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Geneva advertiser-gazette. (Geneva, N.Y.) 1902-1917, April 24, 1913, Image 1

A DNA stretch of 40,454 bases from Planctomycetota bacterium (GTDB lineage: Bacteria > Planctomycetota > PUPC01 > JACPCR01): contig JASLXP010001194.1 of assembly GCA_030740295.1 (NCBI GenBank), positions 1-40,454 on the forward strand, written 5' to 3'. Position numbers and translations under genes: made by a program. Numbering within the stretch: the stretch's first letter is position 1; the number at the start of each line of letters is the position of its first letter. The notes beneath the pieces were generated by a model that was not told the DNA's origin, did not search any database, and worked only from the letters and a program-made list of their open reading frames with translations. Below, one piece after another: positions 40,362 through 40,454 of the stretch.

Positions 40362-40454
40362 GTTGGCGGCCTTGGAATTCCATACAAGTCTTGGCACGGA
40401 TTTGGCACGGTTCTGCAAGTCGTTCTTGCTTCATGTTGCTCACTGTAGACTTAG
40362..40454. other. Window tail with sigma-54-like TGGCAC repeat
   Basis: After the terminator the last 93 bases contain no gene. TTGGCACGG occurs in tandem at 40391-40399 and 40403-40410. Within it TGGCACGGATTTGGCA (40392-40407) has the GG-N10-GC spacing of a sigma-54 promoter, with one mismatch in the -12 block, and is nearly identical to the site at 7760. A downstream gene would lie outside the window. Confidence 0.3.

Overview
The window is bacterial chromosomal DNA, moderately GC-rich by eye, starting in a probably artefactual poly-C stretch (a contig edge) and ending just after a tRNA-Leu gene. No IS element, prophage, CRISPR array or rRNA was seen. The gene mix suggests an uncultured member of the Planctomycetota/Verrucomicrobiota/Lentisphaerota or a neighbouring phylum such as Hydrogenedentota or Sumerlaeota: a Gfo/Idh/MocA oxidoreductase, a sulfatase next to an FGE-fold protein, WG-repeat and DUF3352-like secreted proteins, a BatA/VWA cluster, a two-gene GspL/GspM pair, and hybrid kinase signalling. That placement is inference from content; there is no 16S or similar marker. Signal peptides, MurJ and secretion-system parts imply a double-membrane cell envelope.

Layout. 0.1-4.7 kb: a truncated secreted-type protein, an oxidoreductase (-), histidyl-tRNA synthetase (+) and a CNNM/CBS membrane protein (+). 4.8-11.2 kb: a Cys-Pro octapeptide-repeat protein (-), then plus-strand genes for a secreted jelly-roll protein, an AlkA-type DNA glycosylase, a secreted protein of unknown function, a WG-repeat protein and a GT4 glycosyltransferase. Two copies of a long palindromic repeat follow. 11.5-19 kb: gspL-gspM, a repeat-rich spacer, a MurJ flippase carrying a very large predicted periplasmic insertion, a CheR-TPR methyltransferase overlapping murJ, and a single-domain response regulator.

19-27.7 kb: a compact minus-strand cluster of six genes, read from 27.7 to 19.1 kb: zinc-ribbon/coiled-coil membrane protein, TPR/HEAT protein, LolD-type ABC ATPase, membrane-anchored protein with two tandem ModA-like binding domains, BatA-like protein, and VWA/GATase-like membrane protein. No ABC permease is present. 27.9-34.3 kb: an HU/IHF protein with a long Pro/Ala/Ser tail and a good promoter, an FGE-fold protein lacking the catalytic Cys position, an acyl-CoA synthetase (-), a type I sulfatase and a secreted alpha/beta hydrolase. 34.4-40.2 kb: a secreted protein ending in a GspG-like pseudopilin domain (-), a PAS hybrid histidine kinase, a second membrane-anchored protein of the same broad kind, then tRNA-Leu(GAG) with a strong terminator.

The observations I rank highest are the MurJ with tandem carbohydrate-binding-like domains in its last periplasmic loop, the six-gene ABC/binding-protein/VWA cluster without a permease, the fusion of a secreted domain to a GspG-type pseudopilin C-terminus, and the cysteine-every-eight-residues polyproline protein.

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&&&••£'' Advertiser-Gazette Pf BUSHED EVERY THUB^DAY BDOAR PARKER, Proprietor. No. 19 Seneca Street. i uihe Post Office at Geneva, N. Y., for ^''transmission as second class matter. ^AHK THE ADVERTISING COLUMNS 1 ,7KN TO ALL CLASSES OF LEGITIMATE in pared to; standing . i.\ vRTISING. Rates tow as any paper 1 A |i\ tK i-i=V«. .•ondins and circulation. 3R? In ul JOB PRINTING .,, branches done with neatness and des patch, and at fair prices. WHOLE NUMBER 4112 <« Eternal Vigilance is the iPrice of Liberty.\ NEW SERIES, VOL. LX1X, NO, 1 7 EDGAB PABKBE, Prop'r, GENEVA, N- Y., THURSDAY, APRIL 24, 1913 -$1M per Year, in Advance; Oliver Sulky Plows Oliver Hand Plows, OliverRidingCultivators, Planet Jr. Garden Tools, Planet Jr. Cultivators, Monarch Field Fence. Land Rollers, Disc Harrows, Spring Tooth Harrows, Grain Drills, Hay Rakes. V_ — Mowers, Grain Binders, Corn Harvesters, Manure Spreaders, Armour Fertilizers. Hardware NOTICE ! ^Every day we have some one say to us. Why! 1 didn't know that you handled this and that. Why we carry the largest stock of ' EWERS' SUPPLIES in this locality. Matters not what it is, \We have it.\ Give us your busi- ness and we'll give you the best go*ds for the least money at The Store which handles everything that works the earth and everything used on a farm. William Wilson Geneva, N. Y. PLUMBING Webber Farm Wagons Farm Trucks, Potato Diggers, Potato Planters, . Cream Separators, Feed Mills, Feed Cutters, Corn Shelters, Silos, Silo Fillers, Steel Goods, Roofing, Plow Repairs. Repairs for Deering, McCoi- mick, Champion, Piano, Milwau- kee and Adriance Farm Machines Farming Tools Insurance Company WmAFink Agent. * John W. Mien Banking Office and Fire Insurance. Interest Paid on Certificates. Safe Deposit Boxes Foreign and Domestic Drafts B Open an account and ay your bills by check.- >on't take chances with valuable papers and in- surance policies. Rent_ji Safe Deposit Bgx; $1, $2 and $3 per year. MiiW.Mellen 24 Linden Street Geneva James R. Vance BOILER MAKER, Geneva, N. Y. Shops on Bradford Street near Patent Cereals Works. Repairing a Specialty 1HAVK BEEN in the boiler making * and rtmair business longer than iny man i,. Geneva, anil my work sueaks fur itself. It is made to wear *HUnd stay. 1 use the best material (•an u-tjt. employ competent boiler guarantee satisfaction. If you are looking for The Real Thing There is no need to go out of town for them. No store in the state can show a finer stock of Watches, Jewelry, Silver Ware - Cut Glass Ware Than this old store which is always up-to* date in every depart- ment. Again: You may have heard of low prices. You will have to come to No. 8 Seneca street to learn what good goods and low prices are. I shall not be afraid of your investigations. Just call and see. R. H. GULYIri 8 Seneca Street, Geneva, JOS. F. DUFFY, Union BarberShop 43 Seneca Street, I What Happened to Catesby V f A .. •• .» * » i Delayed Homecoming and an Uneaten Steak. . By JOHN E. ALLEN i I*I ifc it, ITI ift ITI •!« »tt »ti >t* »Ti ITI t\t •> i* The limited express .from the west rolled into the station Just as the clocks were striking midnight. Calvin Cates- by. traveling salesman for Stonner & Co., swung himself down from the train and made for the subway. &.11 the«,way uptown Mr. Catesby was thinking of the warm welcome that would await him In his comforta- ble home in the Alameda apartments. His wife would have received his wire from Buffalo, and a hot and tasty little supper would be prepared for the long absent head of the family. His chil- dren would be permitted to sit up un- til his arrival. His suit rase was laden with gifts for each and every one. Even Capitola, the maidservant, had not been forgotten, and there was a new collar for the bull pup, Pedro. When he turned into the vestibule with its preen tubs of primly clipped box he whistled ruefully at the recol- lection that the elevators had prob- ably stopped running. His fears were verified, but nothing daunted, and he cheerfully mounted the stains that led to the eighth floor., where his apart- ment was situated. .Flight after flight was traversed with an occasional pause on a landing to regain breath until he left the seventh floor behind. He cleared the last three steps at a bound and hurried down the corridor to suit B. He paused an Instant before the door, disappointed that Ho one had been watching-for him. Then he thrust in his latchkey and swung quietly Into thje hall with the opening door. A whistle of astonishment escaped him at the total darkness into which be had entered. He struck a match and groped for and found the gas Jet It sputtered feebly, as if the flow of gas might be low. However, it gave sufficient light for Mr. Catesby to note that the hall was bare and denuded of furniture. He flashed on- his electric pocket lamp and discovered that the inner rooms were also bare. In flact, the entire premises were as deserted and desolate as on« the day he and Fanny had first looked them over. When and where his family hadi re- moved to was a matter to be Immedi- ately investigated. He placed his suit case in a corner and raced out of the place and down the interminable flights of stairs to the very bowels of the earth, where he dared to arouse the indignant janitor from his bed,. t'And what would I be- knowing about it?\ demanded the lord of the manor peevishly. \Three tenants went ont today and left no address, their rent being\ paid. No, 1 don't know nothing about Catesby. seventh floor, suit B!\ He overlooked the greenback that MU. Catesby crackled i merrily at him and closed the door In ! that gentleman's anxious face. It I opened almost instantly, and a worn- W Q H > < H M GO > N H «3 cn o •d H H as < Q i-3 o r* a* Hi a C0 M •nakf-rs H ,,,j No Work too Large, No Job too Small To Merit Attention. Call, write, telegraph or call me by Telephone and I will Re- spond at Once ^^SHAVINQ, Hair Cutting, Shampooing By those WHO KNOW HOW A Good Judge Of Laundry Work comes to JS every time. And this big town of ours is full of good judges ^-you're one of fnem, of course. B«ll Ph one 142 Indep. 635 Residence 161 Y. JAMES R.V\NCE. CITY East Castle Street. Phone 88. T. J. MA LONE * A WOJtaN'S FBOWST lffi*D WAS THBTJ» tn>» frowsy bean *« tf™** J^ gHsteiuyl at iiK^t of ttte Her eye* money. •• y ' -eateaby?\ «he Mked jK«Wiy eoowei They more* O^f^f r \£$L Mo.t totely peoirt. Infill M^S they w«t UP ««> ttwt_new b«dl«P Of Has a wjiie ^ange of ei*o|datiiQn in Geneva a ad the country surroundm^ goiiig into the homes of it^ p&ivom It is unitoiiniy eleaii, and g^eajds tfii* truth. ' • -^ ! TO JLDVEJLTlSE&i. Who wish to reach a class iof paying customers we offer space in,these col- umns at reasonable figures, .Gall at the office, or write. Home Phone 51 Clothing FOR LESS MONEY, AND Better Clothing FOR THE SAME MONEY AT 10,15 HHD $20 SUIT STORE As you all know that we always give $15.00 values for $10.00; $20.00 values for $15.00; $25.00 values for $20.00. As spring is here, and as we are ready for you with the grandest and latest styles in Suits, Overcoats and Rain Coats, made by the Leading Manufacturers of America, Prices and Styles to please the Rich arid the Poor, S( we would be only too glad to have you call on us and look over our line; so you will be convinced that our advertisement is true and means a saving of $5.00 on each garment. We handle the best made Harward Shirt for 45c. Clarmont Best Fitting Shirt for $1.00 Guaranteed Gold Bond Hat for 2.00 Guaranteed Manliatten Hat for Cheaper ones as low as Interest paid on all accounts from $1.00 to $3,000. SAVINGS SERMONETTE NO. 11 A Valued Servant Few people realize that money' is a valued servant, yes .more than that, itas a veritable slave, working for its owner every hour, day and night, week days and Sundays. It never tires. Put your money to work. It has earning power, just as a man has earning' power. Few people are so poor that the weekly wage cannot be made to yield something more than a bare living.\ Curtail, cheerfully, the present luxuries in the, interest of provision for the future. • Start a saving account and add to it dollar by dollar and we will add the interest semi-annually. - The money will serve you from the very first dollar, and in case of necessity it will be ready for imme- diate use. < Why not have some money working for you? Others are doing it and are building up nice funds for the emergencies of life, or for future investment. Remember, no amount is too small to save. Today will be the best day in the year to make that first deposit. Geneva Savings Bank, 31 Seneca Street, Geneva, N.Y. OPEN SATURDAY NIGHTS V 3.00 .50 Everything in the line of Men's Furnish- ings is new and up-to-date at Samuel Lewis' two stores, Geneva and Newark, N. Y. STORE OPEN EVENINGS del Yonr fil Out of every pound of coal. If you are in line for economy and want to get the full value out of your fuel, you should install a FURNACE CONNECTION It will heat be hot,\ and In yonr furnace.. You will find it \ big money-saver, your kitchen, furnish you with hot water, \and it wijl you will have but one fire to wateh—the furnace. This gives vou the advantage of using your gas range through- out the year, and saves you the labor of carrying eoal and emptying ashes. It is not necessary to put out the fire/ir your furnace—we c.n install the connection without anv inconvenience to you whatever. Prices $15.00 to $25.00 According to Conditions. Payments if Desired. A satisfied customer is our best advertisment. Notifv us\ promptly of any defect in your service. Empire Gas lit 1 Castle Street, Geneva, N. Y. The JTOH^T WlIiSON Homestead, corner of William and Grove streets, & beautiful old home, ahd one of the few left; IP feet on William street and 200 feet on Grove street. Room for the .erection of on© house on Wil- liam street and two houses on Gfofovei street. Also the AljeWTUS W. KEtili^GG home Kb. £20 Washington street. A fit *ear for small j£ruit Growing or t m 0tt; yptt can wans it easy. \I'BaJa* yon. •irr\•'.'•' ' \ , ^-.'. .' t - -- The bead ai^ppeared. and with it vanished CateBby'* money. * He wfts ghKkto ascertain thg whereaboutr pi his little family, but he was puzzled tp^ learn that they bad decided to more. It itttwt have been a sildaeti resolve on hjsl wife* part, for he fdqnd a lot ter-from her at Butealb. in which she made no nwaition of changing her dom lcile. Indeed* the Cate8by% bad been tery well pleased with their ap^rfc ment*1n the Alameda. : , \} , H« wan out in tbe atteet again, bead- ed bortb. The FreenjOfia^^ apartment! w«r»M«U7 found. Max* tbi •l«vaton inMoBL xip in^O^m^l/hight.long and there wsf a nniformed porter lona^tng alee^Ujr in the hall. .Hecftme ttt attentl^h at r Mr. Cateaby'a tone of command. : '.•'•-• >'t wottl^likelfo go to Mt; Cateshy's apartment*\ be, laald briefly. The man walked Qveir to the index board: whieh hung on the wan and sur- VfjeU it closely* s \Ain^t no such name. |lr,\ he .said respectfully. \ , ;-•---; . Ouce.more Mr. <3ateaby*a.band went in his packet atn4 « coin, flashed he- 3 twe«n bJB flngera. «Sure they didn't move to today?\ ....... -.--rr:.....,-^. sir,\ replied tn$ \porter loOKing w,istrui- ly at the coin. \AlVt nobody moved In here for two weeks. All the flats are taken.\ *<Funny,\ ejaculated Mr. Catesby, not feeling at all amused at the situa- &on! He turned on his heel and walk- ed out of the building with a sensation that his world was quite upside down. He had heard of men losing their wives or their children and calling upon the police for aid io their recov- ery, but the disappearance of a family of three persons, the furniture of a seven room flat, besides a capable maid of all work and an active bull pup was a different proposltibn. The janitor of the Alameda must know or his greedy wife who had sent Catesby on the fruitless chase to the Freenosia. Once more Catesby descended to the janitor's abode and pounded • on the doorr\ This time there was no response, and, after delivering a threatening ti- rade that greatly relieved his overbur- dened mind, the weary man in search of his family toiled up to his despoiled home.' At least he was within the walls > that had recently housed his loved ones. There was no use in searching for.them any further tonight. When- morning came he would begin anew. It could not be that they had been long gpue. for he had noted his own name on the bulletin board .in the low- er hall. The gas had been turned off in the apartment, and after he had burn- ed what little there remained In the pipes he was obliged to solace himself \with the'single beam from his pocket lamp, There was a broad .window seat in the little room he ^had called his \den and here, with a pile of newspapers to soften the hardness, he huddled him- self to wait for morning.- The window gave on an airshaft, and from some source came the delicious odor of a freshly broiled beefsteak. He sniffed hungrily, and his mouth watered. By rights he should have been eating broiled steak and mushrooms at this very moment, and his, family would be tejoicing over the gifts he had brought them. The thought of the gifts reminded him that there was a box of candy in there for his wife. Well, he could buy Fanny another bor in the morning. He was half starved, and his appetite must be satisfied. He pulled out the box' and munched* half heartedly at the ^chocolates and b&nbons. He wasn't fond of candy, and the sweet- ness soon • appeased his hunger—for candy. But the steak still smelled tan- taliztngly from some other apartment,' and he heard through the airshaft the* dfetant tinkle of dishes. Of course he could go out and get something to eat-flnd a hotel and re- main until morning should bring a so- lution of what he 'thought was the greatest mystery he had ever known. He saw in imagination the papers headlining the unaccountable disap- pearance of au entire family. There would be pictures of the twins and of his wife and of himself, and undoubt- ably a drawing of the flat and little ovals showing Capitola's broad fea- tures and the smug countenance of Pedro, the pup. He yawned sleepily and thought of the comfortable bed that would have been his if Fanny had not taken it into her head to move. Of course wherever they were . tbe comfortable bed was awaiting him. Tomorrow would divulge its whereabouts. Li the meaatime had Fanny received Ms message\? Perhaps she had not. In that case she would .not be assailed by such, anxiety as he was now suffering. In the morning he would try to trace the telegram and see to wl^at address it had been delivered. Cheered by this brand new idea, Mr. -Catesby carefully spread the newspa- per on tbe floor, rolled his overcoat Into a pillow and gingerly laid himself down on his hard couch. He was ehastened in spirit by his fruitless search for bis family, and he knew that if would be useless to, attempt to 'find them at this hour of the night. In- formation would not flow readily from lips yawning with fatigue. His experi- ence with the janitor had taught Mm that. He even thought tolerantly of that despotic individual/ and he felt a glow of thankfulness when he discov- ered that there ^f as steam In the radi- ator pipes. He slept v fitfully, and bis dreams were of wearisome journeys up and down endless stairs. In Ms dreams he fought and slew janitors by the score. He poured .money recklessly into greedy, palms that Itched^to point the way tp bis lost loved ones^'yet when bis money had been received he met -with mocking laughter, .a •*. It was early when be awoke. Spar- rbws were twittering in the< windo-w ledges in the outside ppoma. He beard the distant rattle and tout of the el* v4ted trains* the rumbleof mfli wag- ons on the street without and later, the swishing sou^a of tbe elevatjis running smodthly- Then he arose and stretched his cBramped- limbs. * In the bathroom he found a scrap cjf toilet soap and vfas thankful once more. Bs Refreshed himself with a hearty scrub andV picking up ths suit case, ileft the apartment and made his way jtowara the eWatbr. '•• ; ' He irdpid p|Pley no more ^ith the janitor. Sis eue was. to eat « hearty breakfast, and* reinforced by ttins, he I Or DC llO-Vi OX3T3*; pufcziea •wrasEi, his own eyes the signature of his wife Hfflxed to the messenger's book, and he was even assured by the identical boy who had taken the telegram that it had been delivered to the Alameda apartments. Once more Mr. Catesby returned to the Alameda and entered the ejeva- tor. \Eighth floor,\ he said wearily, Intending to deposit his suit case there- in and make a room to room search of the vast building. At the door of suit B he paused in stunned surprise. Standing there and briskly polishing the glass panel was Capitola, the capable, and she uttered a frightened squawli as he came to a standstill. \Lawks Mr. Catesby, where did you come from, sir, and. the missus all broke up over your not coming, as the telegram said you would be coming at 12 last \night?\ This was Capitola's customary mode of speech, and, al- though in the past it had bored her employer to desperation, now It fell on Ms astonished ears like sweetest mu- sic. • • ° \Where's Mrs. Catesby ?\ he demand- ed dazedly. That question was an- swered by a rush of skirts and the cries of delighted children, and inthe seclusion of his own home—quite com- pletely furnished, mind you—Mr. Cates- by embraced his family and gave and received explanations. \I tell you I did come into this apart- ment last night and left it thir morn- ing. It was utterly devoid of furni- ture. Look; there is the crease in my overcoat where 1 used it for a pillow!\ declared Mr. Catesby when his wife expressed doubt of his story. \But Joseph, how could it be, dear?\ she wailed. \We've been here right along, and we sat up until 1 o'clock waiting for you. \We couldn't think what had happened to you. Capitola broiled the most delicious steak. We thought we heard you coming,\and\— \1 smelled steak,\ asserted Mr. Catesby obstinately. Mrs. Catesby sat in thoughtful si- lence. The children played quietly with the toys their father had brought. Mr. Catesby watched his wife with a • strained look on his haggard face. \Joseph!\\ cried his wife suddenly. \Did you walk upstairs last night?\ \Of course 1 did. It was after 12, and the elevators had stopped.\ ^ \And you counted each floor until you came to the eighth?\ she asked. \Yes—that is, I counted the first time I went up. but as I noticed there was a piece broken out qf the\top step of that flight why, 1 just stoppled there the next time T went up. So\~ Mrs. Catesby jumped up from her ohair and threw her arms around her /^isband's neck. She was laughing l merrily, and without knowing the rea- son why Catesby found himself join- ing in her mirth. \Don't you see what you did, Jo- seph?\ she gasped between her gur- gles. \The first time you walked up you stopped at the wrong floor, where a suit B was vacant. The second time you didn't count the floors, for you remembered the broken stair. But when you came up in the elevator tMs morning he put you off at the eighth floor, and, of course we were here!\ \I'll settle s with that janitor!\ threat- ened Mr. Catesby when he could re- cover himself. \And you smelled the fragrance of your own beefsteak, Joseph,\ teased his wife. \Don't rub it in, Fanny,\ he said ruefully. \Remind me to have the lock changed on this door.\ Examining His Bait. . Daniel and Harry, two old fishermen, were \still\ fishing for trout in deep water, sitting with their backs togeth- er, when Daniel accidentally fell out of the boat and went down. Harry looked back and missed Ms companion, who at that moment appeared on the surface, pipe still in mouth, shaking his whisk-- ers profusely. Harry—Gosh, Dan! I just missed ye. Where ye been? Dan—Oh, jes' went down fur ter see ° if me bait wuz all right—Judge. C '. Boston's State House. The statehojase, located on Beacon hill, Boston, occupying the site of John Hancock's cow pasture, which was purchased by the tQwn and pre- sented to the ftnte. Cornerstone., la id in 1795 by Paul Revere, the oration being delivered by Governor Samuel items. Original building completed in t7f>8 and cost $133,000. New exten- sionl completed; in 1895, ;is four times the size of th# old building and cost $5,000,000.—Exchange. Happy Thought. . Anxious Mother—There's a look about that young man's eyes that I don't like. He looks at me out of their cor- ners as If trying to conceal something. Daughter-Perhaps he is.trying to con- ceal his admiration for you. ma. Moth- er (much relieved* Oh. I didn't think Vf that!--Londou Express. Nothintr i< difficult. It is only we who are hidiHen! Benjamin H Hay- don \Thia is My Choice of Duke's Mixture Presents\ Among the many valuable presents now given kyroy with Liggett dr'Afy^rsDuke , sMixturethereis-something.to. suit every taste—and in. this all-pleasing satisfaction the presents are exactly like the tobacco itself. For all classes of men like the selected Virginia and North Carolina bright leaf that you get in Now this famous old tobacco' wall be jmore popular would seek the telegraph offijees'and learn whether J his message had .been received by M». Catesby. J The* breakfast renewed\ his courage. Two hour* afterward he emerged from the last of seven offices he had vislt- m iter m ;«iwjw^->* : .\«*i than ever—for it is now^a Liggett &.Myers leadeji and is equal in quality to^any granulated tobacco you can. buy. 1 If you haven't smoked Duke's Mixture witlh the Liggett & Myers name on the bag-»-try it now. You will like it, for there is no better value anywhere* ; ] For 5c you get COB and u half ounces of choice granulated tobacco, unsurpassed by any in quality, and with each sack you get a book^)f cigarette papers FREE. • * <]• Now About the Free Presents The coupons now packed with Liggett <Sf Myers Buke'i Mixture are good for all sorts of valuable -presents. These pros- , enta coat yitfu not ofte penny.' Th^ list mcltiaes'not only smokers* artielM if^- 'hutC many desirablepresents for women and ch&dreW—fino fountain pen*, umbrellas, cameras, toilet articles, < tennis Muajuets, citeher'i gloves and masks, ptc. , . ,'Aaa speeial«offeHi**>i| * mend you our ne* \jpf&gS*'* catalogue of l****!*fP5gP? This ofter expires* 31,191S. (Justsena address on a postal. Omi&p fr<m D«W* M> 1 W 1 ft K j-ii 71 ..•;Sfj m i m k-v| <M i .si M ASffl •<.\v&i - K I A X ^•*l M hthrn ^m: * »•-~'*»~- i aSSS JrJ '> ; ^fe!^i